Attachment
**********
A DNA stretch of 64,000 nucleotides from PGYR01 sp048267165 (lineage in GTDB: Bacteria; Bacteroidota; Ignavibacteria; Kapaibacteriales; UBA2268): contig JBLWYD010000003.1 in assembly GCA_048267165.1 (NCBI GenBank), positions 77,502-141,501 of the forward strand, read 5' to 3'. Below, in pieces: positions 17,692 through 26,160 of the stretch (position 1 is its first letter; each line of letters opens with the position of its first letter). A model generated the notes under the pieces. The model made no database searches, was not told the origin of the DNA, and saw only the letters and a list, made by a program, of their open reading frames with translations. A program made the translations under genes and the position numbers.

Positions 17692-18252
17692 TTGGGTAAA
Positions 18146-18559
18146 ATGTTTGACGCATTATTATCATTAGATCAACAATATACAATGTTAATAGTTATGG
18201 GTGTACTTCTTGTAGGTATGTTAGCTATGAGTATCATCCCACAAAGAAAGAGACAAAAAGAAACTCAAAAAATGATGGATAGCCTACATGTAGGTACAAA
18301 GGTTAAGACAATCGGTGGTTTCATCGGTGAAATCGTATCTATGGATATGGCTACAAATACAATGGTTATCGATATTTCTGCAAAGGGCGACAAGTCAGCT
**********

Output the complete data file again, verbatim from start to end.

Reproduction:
A DNA stretch of 64,000 nucleotides from PGYR01 sp048267165 (lineage in GTDB: Bacteria; Bacteroidota; Ignavibacteria; Kapaibacteriales; UBA2268): contig JBLWYD010000003.1 in assembly GCA_048267165.1 (NCBI GenBank), positions 77,502-141,501 of the forward strand, read 5' to 3'. Below, in pieces: positions 17,692 through 26,160 of the stretch (position 1 is its first letter; each line of letters opens with the position of its first letter). A model generated the notes under the pieces. The model made no database searches, was not told the origin of the DNA, and saw only the letters and a list, made by a program, of their open reading frames with translations. A program made the translations under genes and the position numbers.

Positions 17692-18252
17692 TTGGGTAAA
Positions 18146-18559
18146 ATGTTTGACGCATTATTATCATTAGATCAACAATATACAATGTTAATAGTTATGG
18201 GTGTACTTCTTGTAGGTATGTTAGCTATGAGTATCATCCCACAAAGAAAGAGACAAAAAGAAACTCAAAAAATGATGGATAGCCTACATGTAGGTACAAA
18301 GGTTAAGACAATCGGTGGTTTCATCGGTGAAATCGTATCTATGGATATGGCTACAAATACAATGGTTATCGATATTTCTGCAAAGGGCGACAAGTCAGCT